Compound prescription drugs have increasingly become a target for DOJ health fraud enforcement activities. In early April, the SDNY U.S. Attorney’s Office entered into a civil settlement with two pharmacies and two individuals for submitting fraudulent claims for reimbursement for compounded prescription drugs in violation of the False Claims Act and the Anti-Kickback Statute.

Compounding pharmacies prepare prescription drugs in unique formulations, generally for a specific patient. Compounded drugs are viewed as presenting a significant opportunity for fraud as they are not approved by the Food and Drug Administration, so FDA does not verify the safety or effectiveness of the compounded drugs, and the drugs lack an FDA finding of manufacturing quality.

In U.S. ex rel. Jane Doe v. FPR Specialty Pharmacy LLC, two pharmacies dispensed a compounded prescription analgesic cream called “Focused Pain Relief” from their New York facility. They sold it to mail-order customers around the country. The defendants admitted to and agreed to settle claims alleging violations of both the False Claims Act and the Anti-Kickback Statute. The government accepted an ability-to-pay settlement amount of $426,000 from defendants. The one pharmacy that remained in business also entered into a corporate integrity agreement.  The two settlement agreements are here and here.

False Claims Act Violations Related to Licensing

Federal healthcare programs require pharmacies to be licensed in the state where the services are provided. Defendants admitted to violating the False Claims Act in two ways. First, defendants billed for dispensing Focused Pain Relief in states where they were not licensed. Second, they billed for drugs dispensed in states where they had obtained their state license under false pretenses, including the failure to inform state officials of prior dispensing without a license and of one individual’s criminal history.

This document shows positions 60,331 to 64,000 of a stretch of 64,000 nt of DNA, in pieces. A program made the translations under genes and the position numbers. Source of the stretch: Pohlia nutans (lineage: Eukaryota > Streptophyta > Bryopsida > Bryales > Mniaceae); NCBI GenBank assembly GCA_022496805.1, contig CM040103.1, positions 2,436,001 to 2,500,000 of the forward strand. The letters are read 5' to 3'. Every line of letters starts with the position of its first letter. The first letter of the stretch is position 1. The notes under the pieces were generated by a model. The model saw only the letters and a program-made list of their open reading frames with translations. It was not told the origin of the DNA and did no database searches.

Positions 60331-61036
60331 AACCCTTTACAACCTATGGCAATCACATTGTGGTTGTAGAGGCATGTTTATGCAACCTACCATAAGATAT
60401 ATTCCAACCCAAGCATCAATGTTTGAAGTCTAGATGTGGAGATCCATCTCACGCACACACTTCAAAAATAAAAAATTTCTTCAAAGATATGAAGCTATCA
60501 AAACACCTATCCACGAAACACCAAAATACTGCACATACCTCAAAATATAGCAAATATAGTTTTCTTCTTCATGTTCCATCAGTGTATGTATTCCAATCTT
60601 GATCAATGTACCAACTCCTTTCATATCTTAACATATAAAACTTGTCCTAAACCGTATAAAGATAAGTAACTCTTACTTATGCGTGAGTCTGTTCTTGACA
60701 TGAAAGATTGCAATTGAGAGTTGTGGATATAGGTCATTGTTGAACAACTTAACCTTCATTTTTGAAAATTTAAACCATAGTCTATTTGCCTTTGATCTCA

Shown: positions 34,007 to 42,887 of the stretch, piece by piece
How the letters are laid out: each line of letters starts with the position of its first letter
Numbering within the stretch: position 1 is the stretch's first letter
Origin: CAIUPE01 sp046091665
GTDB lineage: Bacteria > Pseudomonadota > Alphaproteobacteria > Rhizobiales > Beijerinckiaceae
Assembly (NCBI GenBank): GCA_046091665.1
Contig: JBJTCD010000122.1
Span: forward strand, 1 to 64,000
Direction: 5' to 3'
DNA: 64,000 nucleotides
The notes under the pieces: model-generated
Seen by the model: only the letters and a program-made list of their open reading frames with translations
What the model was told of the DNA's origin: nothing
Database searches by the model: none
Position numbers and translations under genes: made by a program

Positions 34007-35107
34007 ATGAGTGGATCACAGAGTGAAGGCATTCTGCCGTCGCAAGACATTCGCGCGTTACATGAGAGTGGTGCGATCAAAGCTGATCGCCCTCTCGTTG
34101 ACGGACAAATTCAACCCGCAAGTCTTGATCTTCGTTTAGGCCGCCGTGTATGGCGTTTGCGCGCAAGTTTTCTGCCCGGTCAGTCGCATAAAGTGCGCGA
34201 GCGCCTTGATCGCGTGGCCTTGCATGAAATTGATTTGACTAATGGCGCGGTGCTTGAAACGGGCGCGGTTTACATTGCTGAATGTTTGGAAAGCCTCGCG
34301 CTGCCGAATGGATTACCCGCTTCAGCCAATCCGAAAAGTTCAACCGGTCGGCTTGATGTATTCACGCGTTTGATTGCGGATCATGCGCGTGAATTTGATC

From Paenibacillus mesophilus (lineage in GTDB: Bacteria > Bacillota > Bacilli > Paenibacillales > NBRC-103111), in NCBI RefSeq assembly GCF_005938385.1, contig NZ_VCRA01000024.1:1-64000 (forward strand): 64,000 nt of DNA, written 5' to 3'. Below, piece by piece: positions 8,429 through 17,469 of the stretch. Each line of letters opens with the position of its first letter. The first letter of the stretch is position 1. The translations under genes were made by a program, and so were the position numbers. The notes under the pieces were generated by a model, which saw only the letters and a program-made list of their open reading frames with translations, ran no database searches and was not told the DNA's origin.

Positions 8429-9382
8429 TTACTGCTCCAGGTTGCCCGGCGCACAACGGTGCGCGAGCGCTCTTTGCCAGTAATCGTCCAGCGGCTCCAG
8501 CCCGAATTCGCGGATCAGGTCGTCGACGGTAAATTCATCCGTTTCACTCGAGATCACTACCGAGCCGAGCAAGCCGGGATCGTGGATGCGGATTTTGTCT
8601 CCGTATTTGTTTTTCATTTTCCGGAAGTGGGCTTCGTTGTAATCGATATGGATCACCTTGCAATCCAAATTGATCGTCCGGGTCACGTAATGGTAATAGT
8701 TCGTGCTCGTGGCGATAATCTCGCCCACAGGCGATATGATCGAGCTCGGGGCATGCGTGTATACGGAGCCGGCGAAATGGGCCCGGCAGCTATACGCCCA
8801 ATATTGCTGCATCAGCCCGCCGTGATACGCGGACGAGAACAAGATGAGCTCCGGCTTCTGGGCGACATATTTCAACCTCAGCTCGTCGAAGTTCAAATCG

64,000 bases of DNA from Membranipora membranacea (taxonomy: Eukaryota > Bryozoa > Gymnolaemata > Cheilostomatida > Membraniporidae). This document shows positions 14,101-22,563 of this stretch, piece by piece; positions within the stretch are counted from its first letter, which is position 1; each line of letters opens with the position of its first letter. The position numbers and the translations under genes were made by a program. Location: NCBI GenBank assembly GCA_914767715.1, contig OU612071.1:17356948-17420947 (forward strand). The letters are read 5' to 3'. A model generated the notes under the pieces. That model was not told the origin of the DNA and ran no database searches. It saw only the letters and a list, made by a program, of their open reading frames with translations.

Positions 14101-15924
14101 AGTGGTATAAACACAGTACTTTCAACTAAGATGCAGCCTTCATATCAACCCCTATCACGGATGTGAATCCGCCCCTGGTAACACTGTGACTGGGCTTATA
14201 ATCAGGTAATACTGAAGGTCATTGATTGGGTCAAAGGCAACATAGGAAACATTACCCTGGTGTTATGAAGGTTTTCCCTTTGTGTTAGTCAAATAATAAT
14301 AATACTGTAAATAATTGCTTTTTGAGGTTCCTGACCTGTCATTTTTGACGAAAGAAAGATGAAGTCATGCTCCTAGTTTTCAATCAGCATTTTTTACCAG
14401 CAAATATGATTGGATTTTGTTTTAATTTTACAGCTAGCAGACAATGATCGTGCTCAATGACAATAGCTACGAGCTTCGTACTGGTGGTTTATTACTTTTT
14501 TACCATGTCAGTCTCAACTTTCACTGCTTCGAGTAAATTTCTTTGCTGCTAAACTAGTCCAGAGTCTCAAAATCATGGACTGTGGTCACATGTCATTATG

Anti-Kickback Statute Violations to Induce Additional Billings

The Anti-Kickback Statute prohibits payments or discounts by healthcare providers to induce referrals. For example, healthcare providers such as pharmacies cannot generally waive or reduce co-payments to beneficiaries of federal healthcare programs, and they cannot pay distributors or sales agents based on the volume of sales or referrals. The submission of a claim that violates the Anti-Kickback Statute constitutes a false or fraudulent claim under the FCA.

Defendants admitted to violating the Anti-Kickback Statute in two ways. First, they induced patients to purchase the expensive compounded medications by waiving co-payments. Second, they induced sales representatives to obtain more prescriptions by paying them commissions on a per-prescription basis.

Settlement Shows Aggressive Action For Licensing And Sales Irregularities

The government’s case did not include any allegations that the compound drugs themselves were harmful or ineffective. Nevertheless, the civil prosecution shows that the government will continue to view licensing irregularities as False Claims Act predicates, and will continue to aggressively police healthcare providers’ payments or discounts for referrals, particularly with respect to compound pharmacies.